When Deployments Cost You Money – Sometimes You Aren’t Able to Save Money on a Deployment
“There’s only one perk of deployment,” a friend recently old me....
“There’s only one perk of deployment,” a friend recently old me. “At least we make a little extra money and build up our savings account when he is deployed!”Sometimes, this is true, other times the cost of deployments is more than emotional.
In the “ideal” deployment (if such a situation exists), a married service member who deploys to a combat zone will see a significant increase in their paycheck. There is hazardous duty pay, hardship pay, imminent danger pay, and a bonus for being geographically separated from your spouse (which kicks in after the first 30 days apart).
In addition, combat pay is tax-exempt, so the service member will have a very low income reported on their W-2 after a deployment year. This can translate into a tax refund of thousands of dollars.
However, not all deployments will place the service member in this high-income/low-tax scenario. In fact, during some deployments, the service member will actually see their paycheck decrease, and their overall bills increase. How can that happen?
Marriage Affects the Cost of Deployments
During his first few deployments, my husband was not married. We were dating, but had separate finances. I had my own job, car, and apartment. When he deployed, he had absolutely no bills for 7 months. All his income, including the hazardous duty pay, accumulated in his bank account during deployment. He returned home to a very nice nest egg for a 20-year-old.
Then we married. And had children.
His next two deployments were also to combat zones. Because we were married, he was eligible for geographic separation pay, so he expected to come home to a sturdy savings account. But now he was supporting a family. He had a mortgage to pay and diapers to buy. I had left my high-paying job to move to his base and stay home with our children, so his income was our only household income. I saved where I could during deployment, but there were unavoidable expenses: car repairs, a computer crash, and maintenance on our home. When he returned home, there wasn’t much of a nest egg waiting for him. It was a frustrating time for both of us.
Non-combat Deployments = Less Income
His 2 most recent deployments (#6 and #7) have actually reduced his overall paychecks. Yes, he received geographic separation pay. However, because they were non-combat deployments, there was no additional hazardous duty or hardship pay. And because he was either on a ship or on an overseas military base with a chow hall, he no longer received Basic Allowance for Subsistence (BAS) to cover his food. Even though geographic separation pay was added, subtracting BAS from the paycheck reduced his typical pay by at least $50 per month. While this isn’t a terrible hardship, it was important to know when preparing our family’s deployment budget.
An additional income adjustment to consider was taxes. When the entire deployment is spent in non-combat zones, there will be no tax-free income. The service member’s entire paycheck will be reported on their W-2. This may put the family into a higher tax bracket and affect whether they qualify for the Earned Income Credit. A non-combat deployment is less likely to give you a tax refund than a combat deployment.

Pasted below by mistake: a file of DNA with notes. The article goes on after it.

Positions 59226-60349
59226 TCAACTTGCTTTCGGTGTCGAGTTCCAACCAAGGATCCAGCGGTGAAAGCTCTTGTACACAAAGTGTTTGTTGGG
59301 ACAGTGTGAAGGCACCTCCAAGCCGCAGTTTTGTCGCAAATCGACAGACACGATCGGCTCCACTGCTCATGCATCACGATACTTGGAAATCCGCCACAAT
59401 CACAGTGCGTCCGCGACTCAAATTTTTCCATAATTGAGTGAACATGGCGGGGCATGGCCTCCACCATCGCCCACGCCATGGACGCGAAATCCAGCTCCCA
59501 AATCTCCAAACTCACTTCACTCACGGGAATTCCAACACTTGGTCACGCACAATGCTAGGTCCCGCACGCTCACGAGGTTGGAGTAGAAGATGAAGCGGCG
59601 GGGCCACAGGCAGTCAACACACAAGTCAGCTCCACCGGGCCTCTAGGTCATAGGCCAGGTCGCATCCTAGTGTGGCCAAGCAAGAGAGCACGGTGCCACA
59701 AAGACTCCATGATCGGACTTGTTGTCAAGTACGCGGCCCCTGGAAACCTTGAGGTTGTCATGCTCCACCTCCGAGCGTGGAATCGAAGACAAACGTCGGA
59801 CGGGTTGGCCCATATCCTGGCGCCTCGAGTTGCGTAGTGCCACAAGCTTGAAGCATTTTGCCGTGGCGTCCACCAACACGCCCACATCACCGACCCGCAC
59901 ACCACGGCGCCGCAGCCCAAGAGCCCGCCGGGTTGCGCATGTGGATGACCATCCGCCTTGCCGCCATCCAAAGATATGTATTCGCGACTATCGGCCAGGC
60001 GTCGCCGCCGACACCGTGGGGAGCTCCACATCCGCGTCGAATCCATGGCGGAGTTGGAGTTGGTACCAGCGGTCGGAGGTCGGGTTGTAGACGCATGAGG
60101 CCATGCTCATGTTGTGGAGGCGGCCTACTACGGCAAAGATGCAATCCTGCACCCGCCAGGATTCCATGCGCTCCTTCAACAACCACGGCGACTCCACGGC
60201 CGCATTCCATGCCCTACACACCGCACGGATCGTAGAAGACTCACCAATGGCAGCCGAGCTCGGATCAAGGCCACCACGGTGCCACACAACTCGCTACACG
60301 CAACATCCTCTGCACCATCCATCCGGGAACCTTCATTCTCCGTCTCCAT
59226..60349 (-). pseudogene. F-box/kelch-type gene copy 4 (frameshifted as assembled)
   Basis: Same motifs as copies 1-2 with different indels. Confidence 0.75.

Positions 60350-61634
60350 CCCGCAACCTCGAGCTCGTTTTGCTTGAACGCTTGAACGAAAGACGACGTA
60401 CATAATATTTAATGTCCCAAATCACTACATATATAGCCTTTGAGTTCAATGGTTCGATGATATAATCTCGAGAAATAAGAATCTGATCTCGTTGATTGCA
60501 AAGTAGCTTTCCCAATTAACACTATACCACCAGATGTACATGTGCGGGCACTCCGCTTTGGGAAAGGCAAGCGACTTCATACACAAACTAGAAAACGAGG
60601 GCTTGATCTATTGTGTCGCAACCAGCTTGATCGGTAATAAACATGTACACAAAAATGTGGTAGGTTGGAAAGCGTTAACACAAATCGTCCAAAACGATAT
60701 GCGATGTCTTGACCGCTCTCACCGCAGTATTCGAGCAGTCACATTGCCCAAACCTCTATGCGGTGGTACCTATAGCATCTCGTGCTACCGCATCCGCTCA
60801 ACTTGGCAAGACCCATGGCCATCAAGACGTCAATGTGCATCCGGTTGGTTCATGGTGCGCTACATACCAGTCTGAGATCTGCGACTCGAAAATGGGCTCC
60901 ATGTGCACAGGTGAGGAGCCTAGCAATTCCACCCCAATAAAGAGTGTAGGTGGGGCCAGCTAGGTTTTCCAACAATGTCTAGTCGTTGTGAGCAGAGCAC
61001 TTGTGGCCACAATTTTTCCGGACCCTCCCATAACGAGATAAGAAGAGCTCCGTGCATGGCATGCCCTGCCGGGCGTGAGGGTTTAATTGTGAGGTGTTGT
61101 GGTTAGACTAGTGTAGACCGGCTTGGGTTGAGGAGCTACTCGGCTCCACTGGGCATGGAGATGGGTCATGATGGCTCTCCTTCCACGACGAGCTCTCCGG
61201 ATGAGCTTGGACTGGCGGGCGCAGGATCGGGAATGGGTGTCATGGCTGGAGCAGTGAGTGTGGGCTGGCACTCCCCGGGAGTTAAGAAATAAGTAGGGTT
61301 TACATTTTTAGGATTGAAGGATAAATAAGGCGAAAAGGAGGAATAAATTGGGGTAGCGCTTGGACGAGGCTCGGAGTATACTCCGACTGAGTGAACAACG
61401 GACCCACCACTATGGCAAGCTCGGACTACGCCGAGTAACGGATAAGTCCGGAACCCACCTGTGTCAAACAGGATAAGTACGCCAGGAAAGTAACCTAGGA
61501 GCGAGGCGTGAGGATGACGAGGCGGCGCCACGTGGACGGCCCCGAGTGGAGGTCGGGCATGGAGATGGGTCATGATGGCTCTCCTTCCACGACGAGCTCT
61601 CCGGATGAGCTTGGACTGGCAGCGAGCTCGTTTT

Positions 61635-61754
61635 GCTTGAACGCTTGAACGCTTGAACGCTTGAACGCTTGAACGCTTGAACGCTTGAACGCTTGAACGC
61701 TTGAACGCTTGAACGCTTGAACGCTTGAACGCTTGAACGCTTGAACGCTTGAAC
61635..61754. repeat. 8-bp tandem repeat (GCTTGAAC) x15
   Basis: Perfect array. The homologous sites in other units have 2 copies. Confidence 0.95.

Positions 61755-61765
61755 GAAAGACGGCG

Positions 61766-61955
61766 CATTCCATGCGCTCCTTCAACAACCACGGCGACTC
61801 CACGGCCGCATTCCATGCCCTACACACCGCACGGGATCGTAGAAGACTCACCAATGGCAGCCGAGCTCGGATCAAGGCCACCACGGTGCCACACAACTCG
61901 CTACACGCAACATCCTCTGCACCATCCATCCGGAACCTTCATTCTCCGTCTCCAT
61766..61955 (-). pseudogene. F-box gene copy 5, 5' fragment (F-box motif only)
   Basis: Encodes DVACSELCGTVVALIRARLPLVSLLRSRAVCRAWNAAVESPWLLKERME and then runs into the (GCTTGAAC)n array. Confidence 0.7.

Extra Bills Contribute to the Cost of Deployment
During previous deployments, I saved money by suspending my service member’s cell phone plan, reducing our cell phone data package, and canceling subscriptions to his gaming programs, sports, and cable channels. Since my husband had very limited internet access during most deployments, it made sense to save that money while he was gone. Getting a military discount on your cell phone plan can also help if you don’t already have that activated.
However, his recent deployment was to a location with an established military base that offered Wi-fi in the barracks. Service members could pay $50/month to have internet access in their rooms. Some families chose to pay for an international cell phone plan. We learned that this was only an extra $5 per month for Sprint, but could be $50 per month from Verizon, adding to the cost of deployment.
Then there are recreational expenses. Some overseas bases grant weekend liberty (libbo) which allows service members to leave base and be tourists–enjoying local food, entertainment, or experiences like scuba diving. They pay for these excursions out of pocket.
For Navy and Marines deployed on ships, the service members are allowed to rent hotel rooms during port calls. These must be in approved DoD facilities, which are usually 5-star hotel chains. $200 per room per night is a lot of money to factor into a deployment budget! My husband opted not to stay in hotels, but those who did often racked up high bills for room service, drinks, or restaurant meals.
What’s in Your Deployment Budget?
Even if your service member has deployed before, a military family must recalculate their budget for every deployment. Will it be to combat or hazardous zones? Will they lose BAS? Can the family save money by cutting down household expenses? Will the service member need to budget for internet access, hotel rooms, or occasional tourist activities? A couple should work together to answer these questions and balance their household budget before deployment begins.
How has deployment affected your household budget?